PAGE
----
anterior ischaemic optic neuropathy
neuropathy, anterior ischaemic optic (AION)
A group of disorders that have in common ischaemia of the anterior portion of the optic nerve (especially the optic nerve head). Affected patients, usually between 50 and 75 years of age, present with sudden, severe visual loss often accompanied by periocular pain and jaw claudication. The disc is pale and swollen and severe optic atrophy eventually ensues. Ischaemia is due either to inflammation of the arterioles (posterior ciliary arteries) supplying blood to the anterior portion of the optic nerve (i.e. arteritic) or to an idiopathic aetiology (i.e. non-arteritic). Arteritic AION generally affects older individuals and is most commonly associated with temporal (giant cell) arteritis. Systemic findings include weight loss, malaise, scalp and joint pain and tenderness, and possibly hypertension. Rapid diagnosis and treatment (usually corticosteroids) is crucial in order to avoid permanent visual loss as well as systemic complications. Non-arteritic AION generally affects younger patients and causes severe visual loss. There are few systemic effects of the condition. No specific treatment has been identified. See arteriosclerosis; altitudinal hemianopia.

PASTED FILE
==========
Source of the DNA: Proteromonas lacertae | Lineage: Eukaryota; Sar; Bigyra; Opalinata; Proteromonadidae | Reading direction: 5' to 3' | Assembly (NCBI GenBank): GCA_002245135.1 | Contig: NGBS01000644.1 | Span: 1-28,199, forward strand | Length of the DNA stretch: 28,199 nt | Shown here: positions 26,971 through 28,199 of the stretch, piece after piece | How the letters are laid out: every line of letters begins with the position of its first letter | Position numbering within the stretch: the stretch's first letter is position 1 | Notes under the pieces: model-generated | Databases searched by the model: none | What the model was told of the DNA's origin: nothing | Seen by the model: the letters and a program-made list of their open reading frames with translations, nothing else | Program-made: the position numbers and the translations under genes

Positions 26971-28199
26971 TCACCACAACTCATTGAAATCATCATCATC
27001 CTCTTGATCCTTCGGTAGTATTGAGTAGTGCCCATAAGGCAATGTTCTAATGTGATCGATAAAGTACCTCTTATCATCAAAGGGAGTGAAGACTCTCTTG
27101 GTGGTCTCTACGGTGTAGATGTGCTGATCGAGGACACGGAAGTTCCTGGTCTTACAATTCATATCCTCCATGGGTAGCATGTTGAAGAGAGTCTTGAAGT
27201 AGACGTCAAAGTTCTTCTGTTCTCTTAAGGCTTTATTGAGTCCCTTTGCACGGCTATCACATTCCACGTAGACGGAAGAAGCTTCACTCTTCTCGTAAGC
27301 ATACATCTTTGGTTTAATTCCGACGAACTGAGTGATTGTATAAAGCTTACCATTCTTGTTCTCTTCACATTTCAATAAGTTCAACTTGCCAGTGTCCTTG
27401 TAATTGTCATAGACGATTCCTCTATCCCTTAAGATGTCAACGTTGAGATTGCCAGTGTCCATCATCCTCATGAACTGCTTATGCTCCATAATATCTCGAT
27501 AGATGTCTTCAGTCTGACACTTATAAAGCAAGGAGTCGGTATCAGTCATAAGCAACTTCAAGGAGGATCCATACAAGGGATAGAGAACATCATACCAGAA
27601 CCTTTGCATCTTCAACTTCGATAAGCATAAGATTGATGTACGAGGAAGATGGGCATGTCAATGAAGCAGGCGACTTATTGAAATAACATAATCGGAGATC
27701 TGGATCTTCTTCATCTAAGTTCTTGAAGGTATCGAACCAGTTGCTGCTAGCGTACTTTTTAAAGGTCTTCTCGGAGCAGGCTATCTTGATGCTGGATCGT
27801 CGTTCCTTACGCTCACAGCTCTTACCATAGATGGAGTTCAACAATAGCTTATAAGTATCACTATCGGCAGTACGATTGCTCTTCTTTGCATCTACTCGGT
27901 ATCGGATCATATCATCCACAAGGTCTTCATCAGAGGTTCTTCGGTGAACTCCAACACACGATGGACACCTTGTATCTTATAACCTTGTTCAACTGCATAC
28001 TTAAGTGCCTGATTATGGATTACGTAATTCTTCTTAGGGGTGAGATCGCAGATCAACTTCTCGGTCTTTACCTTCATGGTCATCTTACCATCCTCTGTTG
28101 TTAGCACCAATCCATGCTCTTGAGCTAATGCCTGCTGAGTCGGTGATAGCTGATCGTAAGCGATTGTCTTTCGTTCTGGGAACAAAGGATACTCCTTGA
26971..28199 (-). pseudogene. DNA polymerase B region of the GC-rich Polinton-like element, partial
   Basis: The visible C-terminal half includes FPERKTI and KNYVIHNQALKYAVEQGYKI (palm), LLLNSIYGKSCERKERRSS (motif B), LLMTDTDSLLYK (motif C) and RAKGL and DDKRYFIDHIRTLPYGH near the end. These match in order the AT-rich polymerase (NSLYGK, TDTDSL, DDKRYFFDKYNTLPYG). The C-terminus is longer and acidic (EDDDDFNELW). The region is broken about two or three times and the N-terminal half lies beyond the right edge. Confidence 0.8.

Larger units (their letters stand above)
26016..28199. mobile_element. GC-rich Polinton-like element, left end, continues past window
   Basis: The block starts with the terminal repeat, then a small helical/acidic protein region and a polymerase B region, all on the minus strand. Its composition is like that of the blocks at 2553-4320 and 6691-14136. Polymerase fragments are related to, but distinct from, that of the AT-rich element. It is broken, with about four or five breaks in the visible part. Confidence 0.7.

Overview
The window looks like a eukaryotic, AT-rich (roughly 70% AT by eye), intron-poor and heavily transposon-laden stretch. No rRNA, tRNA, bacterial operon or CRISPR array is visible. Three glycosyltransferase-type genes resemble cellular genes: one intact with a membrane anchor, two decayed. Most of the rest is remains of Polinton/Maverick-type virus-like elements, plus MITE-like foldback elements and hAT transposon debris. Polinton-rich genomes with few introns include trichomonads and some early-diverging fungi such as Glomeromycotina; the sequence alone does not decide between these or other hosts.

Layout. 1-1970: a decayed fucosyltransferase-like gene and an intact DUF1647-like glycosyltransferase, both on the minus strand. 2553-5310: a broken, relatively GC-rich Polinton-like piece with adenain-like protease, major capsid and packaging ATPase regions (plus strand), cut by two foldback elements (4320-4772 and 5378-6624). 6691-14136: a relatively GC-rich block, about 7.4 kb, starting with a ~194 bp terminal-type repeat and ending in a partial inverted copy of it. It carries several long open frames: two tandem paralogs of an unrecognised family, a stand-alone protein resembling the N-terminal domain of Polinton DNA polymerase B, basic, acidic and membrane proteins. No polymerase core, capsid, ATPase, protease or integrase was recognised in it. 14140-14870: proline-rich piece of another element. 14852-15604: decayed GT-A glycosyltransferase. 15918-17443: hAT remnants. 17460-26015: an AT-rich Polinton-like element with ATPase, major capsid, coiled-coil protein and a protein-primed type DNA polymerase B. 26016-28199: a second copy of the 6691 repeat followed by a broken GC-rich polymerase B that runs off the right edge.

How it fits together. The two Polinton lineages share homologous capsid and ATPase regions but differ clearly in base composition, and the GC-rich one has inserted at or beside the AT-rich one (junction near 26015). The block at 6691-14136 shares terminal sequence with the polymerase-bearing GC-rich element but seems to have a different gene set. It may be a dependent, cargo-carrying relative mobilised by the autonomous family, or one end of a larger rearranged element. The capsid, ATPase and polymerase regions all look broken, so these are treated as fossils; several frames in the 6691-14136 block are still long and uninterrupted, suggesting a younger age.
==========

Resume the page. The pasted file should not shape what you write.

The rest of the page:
Millodot: Dictionary of Optometry and Visual Science, 7th edition. © 2009 Butterworth-Heinemann